Wayne Phillips

Wayne Phillips

Cancer centre expansion will boost treatment space

Construction of the new Central Alberta Cancer Centre will increase the size of its chemotherapy program, in addition to bringing radiation therapy to Red Deer.

Construction of the new Central Alberta Cancer Centre will increase the size of its chemotherapy program, in addition to bringing radiation therapy to Red Deer.

The $46-million, two-storey facility is scheduled to open in spring 2013 and will be triple the size of the existing centre.

Currently, there are 15 chemotherapy chairs and beds. Five more chemotherapy spaces will be added, plus four more monitoring spaces that could become treatment spaces.

Myrna Kelley, nurse manager at the cancer centre, said the centre moved into its current location in the hospital in December 2005 and was projected to be adequate to 2012.

“There’s lots of days we’re pretty full. (Expansion) is timely,” said Kelley on Wednesday.

She said the number of chemotherapy patients will climb when the centre opens to patients getting both chemotherapy and radiation.

Right now, Central Albertans must go to Edmonton, Calgary or Lethbridge if they require chemotherapy and radiation at the same time.

When chemotherapy is required after radiation is complete or before, chemotherapy can be done in Red Deer.

In 2010, the centre did 2,058 injectable chemotherapy treatments on 378 patients. In 2011, there were 2,544 treatments on 427 patients.

Central Albertans have to go elsewhere for cancer treatment involving the central nervous systems, head or neck, as well as pediatric patients.

Red Deer chemotherapy patient Wayne Phillips said the care at Central Alberta Cancer Centre is the best.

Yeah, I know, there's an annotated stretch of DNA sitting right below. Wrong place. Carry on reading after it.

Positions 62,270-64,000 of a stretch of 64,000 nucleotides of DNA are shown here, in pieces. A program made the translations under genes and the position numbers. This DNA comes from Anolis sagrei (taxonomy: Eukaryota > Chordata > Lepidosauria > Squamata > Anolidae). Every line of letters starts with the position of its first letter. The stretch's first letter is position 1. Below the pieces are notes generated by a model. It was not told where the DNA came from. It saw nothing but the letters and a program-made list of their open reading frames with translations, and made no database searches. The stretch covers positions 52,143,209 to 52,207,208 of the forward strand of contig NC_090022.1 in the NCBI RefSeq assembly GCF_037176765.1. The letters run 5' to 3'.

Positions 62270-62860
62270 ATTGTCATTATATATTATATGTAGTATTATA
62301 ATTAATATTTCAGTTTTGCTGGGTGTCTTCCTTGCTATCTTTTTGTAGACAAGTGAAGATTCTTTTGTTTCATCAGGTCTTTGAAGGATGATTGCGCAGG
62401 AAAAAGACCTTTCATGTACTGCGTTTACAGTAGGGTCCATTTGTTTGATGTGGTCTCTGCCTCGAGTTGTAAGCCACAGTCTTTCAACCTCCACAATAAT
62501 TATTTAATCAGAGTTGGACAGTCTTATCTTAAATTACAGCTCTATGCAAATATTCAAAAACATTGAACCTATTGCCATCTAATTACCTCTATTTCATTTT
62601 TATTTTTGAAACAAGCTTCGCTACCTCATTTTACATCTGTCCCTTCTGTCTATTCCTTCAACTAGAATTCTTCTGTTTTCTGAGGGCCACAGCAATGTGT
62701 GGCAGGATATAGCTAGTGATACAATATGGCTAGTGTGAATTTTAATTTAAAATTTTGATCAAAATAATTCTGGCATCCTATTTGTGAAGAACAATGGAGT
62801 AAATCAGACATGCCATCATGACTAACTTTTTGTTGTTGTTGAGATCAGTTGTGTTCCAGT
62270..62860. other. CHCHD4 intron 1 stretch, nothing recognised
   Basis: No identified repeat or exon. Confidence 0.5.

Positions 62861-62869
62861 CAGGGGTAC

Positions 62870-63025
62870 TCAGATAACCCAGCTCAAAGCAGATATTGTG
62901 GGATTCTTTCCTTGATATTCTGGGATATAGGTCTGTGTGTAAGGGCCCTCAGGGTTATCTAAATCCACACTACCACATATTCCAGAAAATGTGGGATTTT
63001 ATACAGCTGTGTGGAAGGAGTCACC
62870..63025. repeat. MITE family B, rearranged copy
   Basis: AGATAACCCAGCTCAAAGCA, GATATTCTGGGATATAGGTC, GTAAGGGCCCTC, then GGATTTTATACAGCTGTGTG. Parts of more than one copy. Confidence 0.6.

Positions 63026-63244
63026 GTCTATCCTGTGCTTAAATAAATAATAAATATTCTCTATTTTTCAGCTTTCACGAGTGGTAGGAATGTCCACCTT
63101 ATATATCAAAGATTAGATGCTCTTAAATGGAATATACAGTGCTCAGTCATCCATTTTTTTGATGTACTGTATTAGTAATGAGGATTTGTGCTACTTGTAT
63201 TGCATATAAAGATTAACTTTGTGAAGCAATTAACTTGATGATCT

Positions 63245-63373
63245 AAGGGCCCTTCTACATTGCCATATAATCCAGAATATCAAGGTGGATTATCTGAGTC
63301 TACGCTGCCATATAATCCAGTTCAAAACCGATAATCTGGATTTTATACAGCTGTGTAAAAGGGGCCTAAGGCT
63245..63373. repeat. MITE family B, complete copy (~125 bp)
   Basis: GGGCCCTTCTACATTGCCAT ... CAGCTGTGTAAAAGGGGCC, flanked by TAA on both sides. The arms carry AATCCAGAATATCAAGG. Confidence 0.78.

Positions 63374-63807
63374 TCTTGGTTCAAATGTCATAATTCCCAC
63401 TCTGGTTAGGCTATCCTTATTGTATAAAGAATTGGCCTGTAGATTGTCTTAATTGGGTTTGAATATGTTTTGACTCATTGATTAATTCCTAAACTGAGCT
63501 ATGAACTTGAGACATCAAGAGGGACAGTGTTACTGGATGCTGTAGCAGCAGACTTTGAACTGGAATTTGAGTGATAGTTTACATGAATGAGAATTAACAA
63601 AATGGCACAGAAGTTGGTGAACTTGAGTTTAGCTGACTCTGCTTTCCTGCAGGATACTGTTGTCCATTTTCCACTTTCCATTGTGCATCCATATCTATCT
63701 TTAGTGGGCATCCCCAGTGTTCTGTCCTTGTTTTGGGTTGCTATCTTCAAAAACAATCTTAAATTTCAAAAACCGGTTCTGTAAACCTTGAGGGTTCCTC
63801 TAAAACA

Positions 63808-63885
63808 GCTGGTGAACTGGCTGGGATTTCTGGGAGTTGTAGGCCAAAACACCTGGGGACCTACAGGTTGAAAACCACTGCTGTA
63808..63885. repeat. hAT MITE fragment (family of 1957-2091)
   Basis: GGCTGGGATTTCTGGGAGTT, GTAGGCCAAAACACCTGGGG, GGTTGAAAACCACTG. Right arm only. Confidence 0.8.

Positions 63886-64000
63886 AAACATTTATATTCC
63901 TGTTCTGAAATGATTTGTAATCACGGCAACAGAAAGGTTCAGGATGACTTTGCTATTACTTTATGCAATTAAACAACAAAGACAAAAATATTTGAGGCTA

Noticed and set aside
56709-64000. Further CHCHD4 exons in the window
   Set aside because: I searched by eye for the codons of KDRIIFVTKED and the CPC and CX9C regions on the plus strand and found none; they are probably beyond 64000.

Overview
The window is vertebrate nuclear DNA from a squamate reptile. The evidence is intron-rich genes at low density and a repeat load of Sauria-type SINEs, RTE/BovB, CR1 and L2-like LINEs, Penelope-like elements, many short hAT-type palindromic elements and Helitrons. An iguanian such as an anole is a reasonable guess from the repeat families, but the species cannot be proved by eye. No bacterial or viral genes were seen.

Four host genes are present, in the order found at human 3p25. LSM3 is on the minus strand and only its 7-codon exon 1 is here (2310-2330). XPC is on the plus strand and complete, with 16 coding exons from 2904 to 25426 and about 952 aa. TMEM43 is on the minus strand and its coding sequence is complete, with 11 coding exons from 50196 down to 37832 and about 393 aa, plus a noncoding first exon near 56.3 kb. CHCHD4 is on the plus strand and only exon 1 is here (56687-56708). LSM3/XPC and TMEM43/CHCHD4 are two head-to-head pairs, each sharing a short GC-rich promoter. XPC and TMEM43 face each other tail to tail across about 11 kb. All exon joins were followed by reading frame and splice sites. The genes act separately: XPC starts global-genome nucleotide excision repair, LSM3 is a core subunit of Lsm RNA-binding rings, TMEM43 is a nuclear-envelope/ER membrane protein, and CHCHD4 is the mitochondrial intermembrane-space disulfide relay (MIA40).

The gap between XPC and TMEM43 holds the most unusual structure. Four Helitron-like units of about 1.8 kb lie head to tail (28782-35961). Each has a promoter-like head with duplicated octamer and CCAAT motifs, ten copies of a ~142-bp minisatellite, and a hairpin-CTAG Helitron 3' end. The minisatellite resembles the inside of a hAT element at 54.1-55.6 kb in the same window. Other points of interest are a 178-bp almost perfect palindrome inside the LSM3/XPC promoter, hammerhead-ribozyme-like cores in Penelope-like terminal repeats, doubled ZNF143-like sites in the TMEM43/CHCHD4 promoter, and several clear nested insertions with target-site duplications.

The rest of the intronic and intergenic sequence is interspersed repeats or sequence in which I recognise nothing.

“The staff there is just fantastic. They are very positive and so are all the patients. You talk with each other and build up each other and cheer each other on. You learn from each other,” said Phillips, a Grade 3 teacher at Poplar Ridge Elementary School.

Phillips, 57, of Red Deer, was diagnosed with colon cancer last fall.

He had surgery to remove 30 cm of his colon and began chemotherapy in January.

Before he took a leave of absence in November, he talked to his students about his illness and has maintained contact with them.

“They have actually Skyped me a few times and we’ve been emailing back and forth,” said Phillips, who visited with staff and students at the school on Wednesday.

Recently, students raised $4,000 through school activities for the Central Alberta Cancer Centre.

The money will be used to buy at least one wheelchair, a portable vital signs machine, and an imagery machine to measure oxygen in blood.

Bake sales were held and students had the opportunity to do things they couldn’t normally do, like wear a hat in school, chew gum in class, or attend extra gym classes for a donation to raise money for the cancer centre on behalf of Phillips.

“One of the big things the kids like to do is come into the staff room and eat their lunch in the staff room with the teachers,” said Phillips, who has taught at the school for 20 years.

The school in Chinook’s Edge School Division has 166 students and is located about eight km west of Red Deer.

szielinski@bprda.wpengine.com